The Second Readings which are used on Sundays (Years A,B,C of Ordinary Time) are organised according to the principle of Semi-Continuous Reading and are from the Christian Scriptures (New Testament) but never from the Gospels. Texts are selected from the writings in the Christian Scriptures but not in a continuous mode. Basically, this approach reflects the liturgical practice of using Scripture texts to inspire or to raise hearts to God, common in Judeo-Christian worship. Such a use of Scripture is liturgical and will be presented to the community as "the Word of the Lord" rather than "This is the word of the Lord" so that the immediacy of God's presence is conveyed to the community.
Liturgical books are prayer not theology. Irish Capuchin, Owen O'Sullivan, in The Silent Schism (1997) illustrates the problems which occur when books meant for prayer and worship become treated as a hot theological and canonical medium. The priest's fidelity to the rubrics (which were directions written in red thus rubrics) was imperative and any diversion was serious matter thus O'Sullivan states that a priest while saying Mass could commit "two hundred and sixty" potential sins.
Jesus' Ministry and Rituals
Rituals are symbolic actions and a rite is a collection of these actions. The prophets in Israel ritualised and the people immediately experienced God's effective presence in their history. Jesus followed this prophetic tradition and was constantly plagued by "the theologians" of the day wanting a cerebral response from him.
Jesus himself is the proto-sacrament because in his humanity he reveals the unseen God. John explains that "the Word became flesh" (Jn 1:14) and "from the fullness of his grace we have all received one blessing for another" (v.16). Jesus is "Emmanuel" — God-with-us (Mt 1:23). Throughout his ministry, Jesus mediated God through his interaction with the people. The following examples from the Gospels (while not exhaustive) will illustrate this point.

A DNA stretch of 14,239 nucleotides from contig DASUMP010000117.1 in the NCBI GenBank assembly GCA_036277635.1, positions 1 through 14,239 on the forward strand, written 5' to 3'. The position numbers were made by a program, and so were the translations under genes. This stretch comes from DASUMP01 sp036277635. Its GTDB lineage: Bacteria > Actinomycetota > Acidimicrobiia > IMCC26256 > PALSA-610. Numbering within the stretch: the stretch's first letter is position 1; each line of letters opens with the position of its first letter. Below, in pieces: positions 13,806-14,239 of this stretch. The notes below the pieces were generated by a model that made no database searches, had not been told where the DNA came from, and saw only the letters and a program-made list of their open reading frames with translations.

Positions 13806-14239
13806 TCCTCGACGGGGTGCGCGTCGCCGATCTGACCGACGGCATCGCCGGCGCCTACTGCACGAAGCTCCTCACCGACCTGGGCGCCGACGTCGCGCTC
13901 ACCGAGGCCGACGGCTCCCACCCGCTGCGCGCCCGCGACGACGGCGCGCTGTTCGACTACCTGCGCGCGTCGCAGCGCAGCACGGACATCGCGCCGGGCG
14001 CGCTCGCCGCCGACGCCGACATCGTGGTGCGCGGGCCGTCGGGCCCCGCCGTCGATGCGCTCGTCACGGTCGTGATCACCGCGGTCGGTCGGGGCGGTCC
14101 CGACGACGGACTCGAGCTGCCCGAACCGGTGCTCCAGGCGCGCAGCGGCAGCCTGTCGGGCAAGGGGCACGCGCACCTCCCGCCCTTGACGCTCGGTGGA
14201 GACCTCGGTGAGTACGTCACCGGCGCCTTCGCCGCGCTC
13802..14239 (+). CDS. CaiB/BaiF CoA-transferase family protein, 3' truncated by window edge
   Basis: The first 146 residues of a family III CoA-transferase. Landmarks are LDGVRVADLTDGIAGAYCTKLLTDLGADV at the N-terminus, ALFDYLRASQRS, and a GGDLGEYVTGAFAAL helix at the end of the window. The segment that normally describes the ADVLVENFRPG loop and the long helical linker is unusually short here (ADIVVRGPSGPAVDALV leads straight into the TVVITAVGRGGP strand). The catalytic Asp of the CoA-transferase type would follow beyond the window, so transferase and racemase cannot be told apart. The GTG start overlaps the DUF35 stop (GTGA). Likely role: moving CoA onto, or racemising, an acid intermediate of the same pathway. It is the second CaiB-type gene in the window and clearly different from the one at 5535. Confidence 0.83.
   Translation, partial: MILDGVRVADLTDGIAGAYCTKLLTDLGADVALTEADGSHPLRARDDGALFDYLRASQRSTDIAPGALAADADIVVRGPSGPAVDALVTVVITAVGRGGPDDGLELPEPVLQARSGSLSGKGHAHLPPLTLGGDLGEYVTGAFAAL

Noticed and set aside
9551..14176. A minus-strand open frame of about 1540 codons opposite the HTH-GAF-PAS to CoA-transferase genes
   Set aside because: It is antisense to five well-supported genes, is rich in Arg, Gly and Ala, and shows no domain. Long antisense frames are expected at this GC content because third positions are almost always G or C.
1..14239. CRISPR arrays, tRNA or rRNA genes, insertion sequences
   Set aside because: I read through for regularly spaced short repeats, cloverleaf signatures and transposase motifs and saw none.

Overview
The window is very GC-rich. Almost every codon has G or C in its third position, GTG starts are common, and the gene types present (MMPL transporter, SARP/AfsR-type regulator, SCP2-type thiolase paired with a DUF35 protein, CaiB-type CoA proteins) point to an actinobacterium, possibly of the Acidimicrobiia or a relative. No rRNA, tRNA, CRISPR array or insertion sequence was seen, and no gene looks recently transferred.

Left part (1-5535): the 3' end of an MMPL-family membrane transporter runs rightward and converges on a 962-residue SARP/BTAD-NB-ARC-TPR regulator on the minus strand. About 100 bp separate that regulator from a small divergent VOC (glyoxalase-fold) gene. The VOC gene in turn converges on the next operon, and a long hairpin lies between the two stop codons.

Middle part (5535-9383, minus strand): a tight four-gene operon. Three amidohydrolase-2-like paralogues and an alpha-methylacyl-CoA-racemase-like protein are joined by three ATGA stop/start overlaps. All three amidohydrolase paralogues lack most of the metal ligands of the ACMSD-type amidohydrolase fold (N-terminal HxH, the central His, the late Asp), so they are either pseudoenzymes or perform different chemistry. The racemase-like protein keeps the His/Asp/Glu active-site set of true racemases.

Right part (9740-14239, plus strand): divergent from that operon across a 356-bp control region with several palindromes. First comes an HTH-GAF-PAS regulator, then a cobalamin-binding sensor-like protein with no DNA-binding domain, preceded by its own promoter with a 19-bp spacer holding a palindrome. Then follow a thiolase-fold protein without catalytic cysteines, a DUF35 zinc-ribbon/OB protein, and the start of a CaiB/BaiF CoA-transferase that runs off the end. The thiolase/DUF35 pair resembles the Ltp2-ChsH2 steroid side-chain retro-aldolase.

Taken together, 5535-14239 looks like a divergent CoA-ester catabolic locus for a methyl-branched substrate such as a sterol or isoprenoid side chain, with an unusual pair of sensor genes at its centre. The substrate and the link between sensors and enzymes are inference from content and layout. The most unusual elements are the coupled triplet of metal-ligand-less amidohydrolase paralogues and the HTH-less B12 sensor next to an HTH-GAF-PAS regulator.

- In Mark 2:1ff, Jesus heals the paralytic with a holistic ritual "your sins are forgiven" and immediately, "some of the teachers of the law" present consider Jesus to be "blaspheming" because "only God can forgive sins" (v7). The physical cure of the paralytic is the explanation of the ritual (v.12) which silences "the theologians" but, more importantly, the ritual invites participation by the crowd in God's saving work.
- Luke reports that John the Baptist sent his disciples to ask Jesus, "Are you the one who is to come, or should we expect someone else?" Jesus does not feel compelled to answer the question directly but continues his healing ritual (Lk 7:20-21). The Baptist's disciples are "...to report what they see and hear (aural/oral): the blind receive sight, the lame walk, those with leprosy are cured, the deaf hear, the dead are raised, and the good news is preached to the poor. Blessed is the man who does not fall away on account of me" (Lk 7:22-23). What a "Cool" answer, Jesus work is holistic and nurtures faith.
- John does not include a narrative of institution of Eucharist in his Gospel, but rather prefers the ritual of Jesus washing the disciples' feet (Jn 13: 1-17). Peter insists that Jesus is not to wash his feet (v.8) which eventually leads to the explanation of the ritual. "I ... have washed your feet, you also should wash one another's feet". Eucharist, for Jesus is not about doctrinal definitions but "service" so those who remember him at Eucharist remember him as Servant and they too, must "wash each other's feet".